The taxi strike in Barcelona that saw two major roads occupied by drivers for eight days has had “a totally negative impact” on the city’s image as a tourist destination. This, according to the president of the Association of Specialised Travel Agencies (ACAVe), Martí Sarrate.
Sarrate said that it is “incomprehensible” for a “necessary” public service to “block the centre of the city” and impede tourists’ mobility. He went on to criticise politicians who “consented”, allowing the sector to take up a “strong position.”
According to the ACAVe president, the taxi sector has to adapt to “the needs of new technologies,” and questioned the legality of the industrial action that could be resumed in September if the Spanish government doesn’t deliver on its promises.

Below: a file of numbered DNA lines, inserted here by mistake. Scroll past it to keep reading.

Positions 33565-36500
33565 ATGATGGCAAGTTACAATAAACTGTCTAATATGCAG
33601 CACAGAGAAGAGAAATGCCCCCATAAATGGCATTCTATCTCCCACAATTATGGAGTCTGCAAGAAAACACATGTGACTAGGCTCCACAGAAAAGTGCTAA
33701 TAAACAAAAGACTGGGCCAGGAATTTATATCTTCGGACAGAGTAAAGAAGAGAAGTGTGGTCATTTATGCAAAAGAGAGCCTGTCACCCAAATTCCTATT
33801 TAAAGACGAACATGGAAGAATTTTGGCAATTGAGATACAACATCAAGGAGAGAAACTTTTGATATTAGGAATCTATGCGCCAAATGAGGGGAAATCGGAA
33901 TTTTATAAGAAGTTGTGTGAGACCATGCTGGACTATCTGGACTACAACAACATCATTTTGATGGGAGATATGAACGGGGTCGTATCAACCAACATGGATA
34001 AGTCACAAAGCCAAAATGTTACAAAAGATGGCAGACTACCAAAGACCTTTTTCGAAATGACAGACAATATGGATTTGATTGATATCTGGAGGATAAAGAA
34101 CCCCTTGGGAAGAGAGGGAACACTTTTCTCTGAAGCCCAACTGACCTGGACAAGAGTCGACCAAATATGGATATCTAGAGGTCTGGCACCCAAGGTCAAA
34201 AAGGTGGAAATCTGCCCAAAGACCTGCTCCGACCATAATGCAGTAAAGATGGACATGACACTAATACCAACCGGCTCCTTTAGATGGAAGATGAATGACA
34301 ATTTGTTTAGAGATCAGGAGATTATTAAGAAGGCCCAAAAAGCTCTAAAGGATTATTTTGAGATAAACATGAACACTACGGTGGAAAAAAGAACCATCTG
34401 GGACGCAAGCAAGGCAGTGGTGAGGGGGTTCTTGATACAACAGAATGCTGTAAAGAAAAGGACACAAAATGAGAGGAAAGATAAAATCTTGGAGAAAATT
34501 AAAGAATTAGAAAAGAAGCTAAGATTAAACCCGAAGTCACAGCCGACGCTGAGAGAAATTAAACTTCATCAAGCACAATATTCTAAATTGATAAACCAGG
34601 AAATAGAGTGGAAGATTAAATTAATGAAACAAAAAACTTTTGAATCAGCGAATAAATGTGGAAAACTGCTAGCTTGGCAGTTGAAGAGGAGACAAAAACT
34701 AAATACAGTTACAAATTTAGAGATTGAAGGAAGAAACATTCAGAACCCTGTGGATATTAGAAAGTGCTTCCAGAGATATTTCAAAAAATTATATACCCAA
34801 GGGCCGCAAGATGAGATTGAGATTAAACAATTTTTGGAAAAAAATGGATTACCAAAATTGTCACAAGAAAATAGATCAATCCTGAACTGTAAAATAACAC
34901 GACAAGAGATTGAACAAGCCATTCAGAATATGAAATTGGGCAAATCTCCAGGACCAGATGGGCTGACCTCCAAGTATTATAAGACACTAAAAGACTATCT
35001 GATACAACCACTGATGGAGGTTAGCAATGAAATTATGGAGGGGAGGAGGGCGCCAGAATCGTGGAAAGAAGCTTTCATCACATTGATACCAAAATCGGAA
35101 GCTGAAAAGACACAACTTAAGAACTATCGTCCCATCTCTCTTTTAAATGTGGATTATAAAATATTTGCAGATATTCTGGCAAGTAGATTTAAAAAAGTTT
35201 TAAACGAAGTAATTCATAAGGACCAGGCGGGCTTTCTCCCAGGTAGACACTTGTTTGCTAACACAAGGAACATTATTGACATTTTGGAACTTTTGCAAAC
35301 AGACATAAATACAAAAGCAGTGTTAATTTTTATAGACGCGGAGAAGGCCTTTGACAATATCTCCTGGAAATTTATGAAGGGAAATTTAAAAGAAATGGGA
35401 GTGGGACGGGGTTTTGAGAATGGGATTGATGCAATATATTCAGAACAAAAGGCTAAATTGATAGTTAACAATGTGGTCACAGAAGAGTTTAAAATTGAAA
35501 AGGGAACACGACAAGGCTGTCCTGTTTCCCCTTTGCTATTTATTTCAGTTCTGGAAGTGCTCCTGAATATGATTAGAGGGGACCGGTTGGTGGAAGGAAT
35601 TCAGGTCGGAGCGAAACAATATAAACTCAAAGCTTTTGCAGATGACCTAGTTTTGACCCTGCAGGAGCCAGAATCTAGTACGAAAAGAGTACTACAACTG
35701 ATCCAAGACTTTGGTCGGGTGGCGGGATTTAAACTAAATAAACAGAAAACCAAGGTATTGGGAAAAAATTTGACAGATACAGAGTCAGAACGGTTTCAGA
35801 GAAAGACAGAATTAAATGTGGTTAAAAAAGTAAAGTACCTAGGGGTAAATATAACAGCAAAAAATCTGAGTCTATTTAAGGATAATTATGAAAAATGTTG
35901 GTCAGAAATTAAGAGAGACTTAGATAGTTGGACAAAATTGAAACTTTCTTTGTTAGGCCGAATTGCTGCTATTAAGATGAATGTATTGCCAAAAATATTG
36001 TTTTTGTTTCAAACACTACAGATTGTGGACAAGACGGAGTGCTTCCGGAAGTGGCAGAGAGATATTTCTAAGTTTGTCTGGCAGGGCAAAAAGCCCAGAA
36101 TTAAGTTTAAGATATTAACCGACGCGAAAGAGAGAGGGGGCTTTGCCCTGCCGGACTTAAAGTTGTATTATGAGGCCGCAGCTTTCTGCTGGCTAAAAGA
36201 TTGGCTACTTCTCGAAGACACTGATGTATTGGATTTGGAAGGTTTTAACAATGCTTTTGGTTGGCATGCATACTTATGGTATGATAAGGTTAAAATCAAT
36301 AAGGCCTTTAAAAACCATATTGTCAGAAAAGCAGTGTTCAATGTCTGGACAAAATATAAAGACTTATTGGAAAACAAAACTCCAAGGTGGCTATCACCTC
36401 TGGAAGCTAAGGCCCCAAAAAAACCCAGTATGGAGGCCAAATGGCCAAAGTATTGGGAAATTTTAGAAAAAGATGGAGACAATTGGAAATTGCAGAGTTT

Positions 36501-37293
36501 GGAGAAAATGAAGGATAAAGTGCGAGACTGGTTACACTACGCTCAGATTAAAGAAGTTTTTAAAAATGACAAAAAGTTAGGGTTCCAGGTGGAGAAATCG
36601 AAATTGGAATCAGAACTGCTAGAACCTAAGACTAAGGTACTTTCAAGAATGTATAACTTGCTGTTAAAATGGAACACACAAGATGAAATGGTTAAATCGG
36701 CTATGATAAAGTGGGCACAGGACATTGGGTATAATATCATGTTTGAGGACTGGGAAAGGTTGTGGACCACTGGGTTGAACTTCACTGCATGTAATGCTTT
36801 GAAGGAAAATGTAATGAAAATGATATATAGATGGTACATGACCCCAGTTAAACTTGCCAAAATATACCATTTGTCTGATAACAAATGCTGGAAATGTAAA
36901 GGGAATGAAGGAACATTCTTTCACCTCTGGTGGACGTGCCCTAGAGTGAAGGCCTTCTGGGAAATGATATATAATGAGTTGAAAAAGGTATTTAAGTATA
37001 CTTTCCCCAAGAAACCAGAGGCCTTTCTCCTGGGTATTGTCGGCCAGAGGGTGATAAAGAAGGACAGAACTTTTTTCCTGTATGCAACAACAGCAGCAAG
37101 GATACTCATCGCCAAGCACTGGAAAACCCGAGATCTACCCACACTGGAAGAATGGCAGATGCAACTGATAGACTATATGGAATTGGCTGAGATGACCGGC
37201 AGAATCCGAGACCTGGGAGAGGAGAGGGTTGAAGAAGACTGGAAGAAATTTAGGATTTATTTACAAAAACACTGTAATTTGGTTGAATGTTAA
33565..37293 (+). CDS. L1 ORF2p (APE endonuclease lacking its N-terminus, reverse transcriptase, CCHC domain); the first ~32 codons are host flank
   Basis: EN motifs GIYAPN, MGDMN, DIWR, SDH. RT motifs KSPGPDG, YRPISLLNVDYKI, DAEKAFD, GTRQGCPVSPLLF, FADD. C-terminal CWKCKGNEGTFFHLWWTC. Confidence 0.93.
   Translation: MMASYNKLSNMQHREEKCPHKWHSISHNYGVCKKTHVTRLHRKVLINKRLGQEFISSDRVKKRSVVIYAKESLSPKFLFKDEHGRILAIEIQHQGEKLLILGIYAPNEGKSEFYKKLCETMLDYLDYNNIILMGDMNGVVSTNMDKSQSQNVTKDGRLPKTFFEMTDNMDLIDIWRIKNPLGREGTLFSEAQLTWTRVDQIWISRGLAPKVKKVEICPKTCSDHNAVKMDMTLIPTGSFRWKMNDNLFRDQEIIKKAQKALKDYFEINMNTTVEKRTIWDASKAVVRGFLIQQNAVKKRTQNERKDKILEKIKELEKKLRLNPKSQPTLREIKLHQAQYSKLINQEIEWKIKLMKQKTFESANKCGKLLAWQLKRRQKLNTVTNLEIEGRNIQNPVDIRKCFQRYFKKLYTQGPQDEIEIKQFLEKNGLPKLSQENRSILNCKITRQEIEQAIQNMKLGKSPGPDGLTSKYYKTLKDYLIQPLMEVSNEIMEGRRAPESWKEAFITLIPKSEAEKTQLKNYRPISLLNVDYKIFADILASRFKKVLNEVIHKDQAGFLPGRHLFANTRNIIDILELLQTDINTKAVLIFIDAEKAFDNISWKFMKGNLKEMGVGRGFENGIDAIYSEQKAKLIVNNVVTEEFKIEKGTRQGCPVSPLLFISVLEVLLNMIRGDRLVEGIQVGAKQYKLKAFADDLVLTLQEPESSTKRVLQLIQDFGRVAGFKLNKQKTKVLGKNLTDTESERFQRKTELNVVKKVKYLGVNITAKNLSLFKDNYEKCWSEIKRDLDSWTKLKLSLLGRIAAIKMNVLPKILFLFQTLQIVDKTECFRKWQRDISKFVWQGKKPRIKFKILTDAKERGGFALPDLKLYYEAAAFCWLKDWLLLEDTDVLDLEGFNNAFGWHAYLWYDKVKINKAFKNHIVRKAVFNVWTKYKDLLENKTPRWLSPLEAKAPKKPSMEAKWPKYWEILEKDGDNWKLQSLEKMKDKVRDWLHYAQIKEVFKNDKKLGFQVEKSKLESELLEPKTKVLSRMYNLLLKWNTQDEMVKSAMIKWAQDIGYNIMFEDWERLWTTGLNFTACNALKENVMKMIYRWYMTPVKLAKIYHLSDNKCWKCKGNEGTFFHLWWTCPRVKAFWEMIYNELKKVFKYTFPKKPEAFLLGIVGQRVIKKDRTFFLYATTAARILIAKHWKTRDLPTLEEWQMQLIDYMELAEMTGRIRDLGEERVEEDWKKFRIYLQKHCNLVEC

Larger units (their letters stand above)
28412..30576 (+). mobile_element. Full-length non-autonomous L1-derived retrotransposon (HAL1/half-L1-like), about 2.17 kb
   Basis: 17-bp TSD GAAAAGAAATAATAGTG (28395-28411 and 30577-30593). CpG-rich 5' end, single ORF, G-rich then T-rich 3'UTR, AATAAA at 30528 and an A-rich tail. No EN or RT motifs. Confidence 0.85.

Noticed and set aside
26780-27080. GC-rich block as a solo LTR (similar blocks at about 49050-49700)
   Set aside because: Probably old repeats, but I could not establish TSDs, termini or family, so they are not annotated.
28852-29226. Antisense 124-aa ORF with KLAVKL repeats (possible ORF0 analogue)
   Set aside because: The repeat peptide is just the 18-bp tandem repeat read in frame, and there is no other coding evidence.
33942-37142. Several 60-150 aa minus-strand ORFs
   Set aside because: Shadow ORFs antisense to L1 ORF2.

On Thursday, the sector apologised for any “collateral damage” caused by the strike and the mobilization of drivers that all but shut down two major roads in the heart of the capital.
“We apologise to city merchants and small businessmen who have been affected, as well as to the public,” said the sector’s spokesman Tito Álvarez at a press conference. “We consider ourselves part of this city,” he went on to say, highlighting that the industrial action was because they had no “choice” left.